Would this situation be a counterclaim or a different claim? If a landlord sues a tenant for damages done to the apartment. The tenant has been wronged by the landlord because the landlord has unlawfully charged multiple security deposits, and the tenant wants to get his security deposits back.

Is that a counterclaim to the 'damages done' claim? Or is it a whole different claim. I suspect it's a different claim because both issues are not related, but I wanted to get a professional information

Edit: I'm in Brooklyn, New York

3 Answers 3


If it’s a matter between the same party over the same factual circumstances it’s a counterclaim. If it’s between different parties or over different factual circumstances it’s a different claim.


As a general rule, subject to the subject matter jurisdiction of the court considering the case, it is permissible to bring a counterclaim on any matter, whether or not related, between the same parties. But, a counterclaim would not be allowed or mandatory if the court doesn't have subject matter jurisdiction over the counterclaim (although it might be possible to transfer the entire case to a court that does have that jurisdiction).

For example, it would not be permissible to bring a counterclaim seeking a divorce or annulment in an action in New York City Court since jurisdiction over divorces and annulments is limited to the Supreme Court (i.e. the trial court of general jurisdiction) in New York State.

Likewise, you couldn't bring and wouldn't be required to bring a counterclaim for copyright infringement in state court because the federal court has exclusive jurisdiction over copyright claims.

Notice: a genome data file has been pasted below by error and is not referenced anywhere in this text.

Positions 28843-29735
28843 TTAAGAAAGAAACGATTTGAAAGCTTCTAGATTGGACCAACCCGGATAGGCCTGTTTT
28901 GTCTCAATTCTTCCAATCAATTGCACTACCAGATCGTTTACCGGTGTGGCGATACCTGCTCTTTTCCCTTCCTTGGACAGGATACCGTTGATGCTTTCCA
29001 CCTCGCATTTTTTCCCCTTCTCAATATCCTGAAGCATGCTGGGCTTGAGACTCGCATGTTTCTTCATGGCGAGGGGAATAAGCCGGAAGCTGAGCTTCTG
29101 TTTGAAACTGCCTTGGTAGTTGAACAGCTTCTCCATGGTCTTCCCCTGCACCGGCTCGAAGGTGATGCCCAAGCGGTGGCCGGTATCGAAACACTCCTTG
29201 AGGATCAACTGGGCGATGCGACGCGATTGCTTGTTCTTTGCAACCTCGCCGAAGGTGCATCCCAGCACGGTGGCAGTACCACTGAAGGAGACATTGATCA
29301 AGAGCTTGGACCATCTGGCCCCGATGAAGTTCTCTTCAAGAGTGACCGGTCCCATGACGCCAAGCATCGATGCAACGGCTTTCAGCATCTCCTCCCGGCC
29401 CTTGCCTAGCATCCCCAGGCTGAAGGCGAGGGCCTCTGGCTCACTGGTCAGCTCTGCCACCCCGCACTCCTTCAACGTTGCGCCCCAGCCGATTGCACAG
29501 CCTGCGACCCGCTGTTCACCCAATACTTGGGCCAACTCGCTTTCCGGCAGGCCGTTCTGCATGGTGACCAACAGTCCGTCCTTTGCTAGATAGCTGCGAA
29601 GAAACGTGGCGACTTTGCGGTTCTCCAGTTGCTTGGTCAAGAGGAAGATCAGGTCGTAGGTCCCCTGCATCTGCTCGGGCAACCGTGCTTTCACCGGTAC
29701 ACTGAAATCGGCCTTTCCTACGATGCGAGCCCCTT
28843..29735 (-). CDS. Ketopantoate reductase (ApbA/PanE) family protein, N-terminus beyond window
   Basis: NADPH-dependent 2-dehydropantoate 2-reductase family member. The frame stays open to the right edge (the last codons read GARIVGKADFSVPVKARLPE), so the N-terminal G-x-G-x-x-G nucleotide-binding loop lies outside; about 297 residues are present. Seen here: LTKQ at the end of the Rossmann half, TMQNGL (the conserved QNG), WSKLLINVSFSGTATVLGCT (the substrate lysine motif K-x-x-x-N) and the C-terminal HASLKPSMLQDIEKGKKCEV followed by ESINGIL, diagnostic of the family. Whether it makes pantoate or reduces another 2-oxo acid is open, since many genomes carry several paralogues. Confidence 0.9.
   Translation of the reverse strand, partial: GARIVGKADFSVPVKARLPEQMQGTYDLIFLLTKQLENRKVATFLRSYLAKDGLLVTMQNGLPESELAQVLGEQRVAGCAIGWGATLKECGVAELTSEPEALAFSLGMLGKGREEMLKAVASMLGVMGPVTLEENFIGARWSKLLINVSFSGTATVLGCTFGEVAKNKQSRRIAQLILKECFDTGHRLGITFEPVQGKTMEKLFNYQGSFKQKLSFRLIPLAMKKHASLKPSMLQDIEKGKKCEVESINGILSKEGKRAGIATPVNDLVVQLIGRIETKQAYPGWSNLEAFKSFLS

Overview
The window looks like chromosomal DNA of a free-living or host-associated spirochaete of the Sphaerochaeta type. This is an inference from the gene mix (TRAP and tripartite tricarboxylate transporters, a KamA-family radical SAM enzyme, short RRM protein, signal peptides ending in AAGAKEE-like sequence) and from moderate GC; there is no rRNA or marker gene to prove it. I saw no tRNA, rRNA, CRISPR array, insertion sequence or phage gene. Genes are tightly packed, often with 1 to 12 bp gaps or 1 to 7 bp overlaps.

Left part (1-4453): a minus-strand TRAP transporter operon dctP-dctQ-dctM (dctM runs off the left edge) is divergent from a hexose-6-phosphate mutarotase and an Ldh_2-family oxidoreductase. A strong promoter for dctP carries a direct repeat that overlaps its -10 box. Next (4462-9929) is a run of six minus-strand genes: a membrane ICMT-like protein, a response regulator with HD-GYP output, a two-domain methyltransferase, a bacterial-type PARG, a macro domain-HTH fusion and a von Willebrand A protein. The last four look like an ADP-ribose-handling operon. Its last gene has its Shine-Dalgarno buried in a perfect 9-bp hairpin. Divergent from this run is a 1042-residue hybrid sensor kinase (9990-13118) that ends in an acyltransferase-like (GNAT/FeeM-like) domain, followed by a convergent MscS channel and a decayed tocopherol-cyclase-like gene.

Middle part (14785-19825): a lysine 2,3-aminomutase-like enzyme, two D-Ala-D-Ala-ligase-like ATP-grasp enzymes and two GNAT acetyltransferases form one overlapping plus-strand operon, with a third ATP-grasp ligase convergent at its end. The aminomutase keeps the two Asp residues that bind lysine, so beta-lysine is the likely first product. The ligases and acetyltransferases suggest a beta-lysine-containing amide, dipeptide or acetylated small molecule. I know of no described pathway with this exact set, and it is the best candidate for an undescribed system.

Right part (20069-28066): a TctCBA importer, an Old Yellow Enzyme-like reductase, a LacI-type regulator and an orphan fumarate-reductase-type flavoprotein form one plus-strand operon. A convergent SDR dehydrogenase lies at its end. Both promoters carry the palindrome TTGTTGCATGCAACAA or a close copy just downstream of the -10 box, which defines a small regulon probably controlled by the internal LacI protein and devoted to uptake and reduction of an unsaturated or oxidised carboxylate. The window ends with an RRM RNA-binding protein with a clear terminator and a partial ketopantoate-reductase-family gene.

It is mandatory to bring a counterclaim on any related matter, and usually, if both the claim and the defendant's claim arise from a rental of the same apartment by the same person, that would be a mandatory counterclaim.

But, if there were a counterclaim against the landlord arising from an automobile accident many miles away from the rental property, for example, that would be a permissible counterclaim, but not a mandatory one.

When in doubt, the safer course of action is usually to file a counterclaim rather than a separate claim, because if a later court decides that the counterclaim was mandatory, a new lawsuit on the defendant's claim is barred under the doctrine of res judicata.


It will probably depend on the jurisdiction, but in England and Wales, it would be a counter-claim. Many of the facts of the case that the court will need to hear evidence on, will be the same - it is more efficient to hear both cases together. In particular, how much damage has the tenant done? and how much money has the tenant paid in deposits? If the damage is more than the deposits, the tenant owes the landlord money; if less, the landlord owes the tenant.

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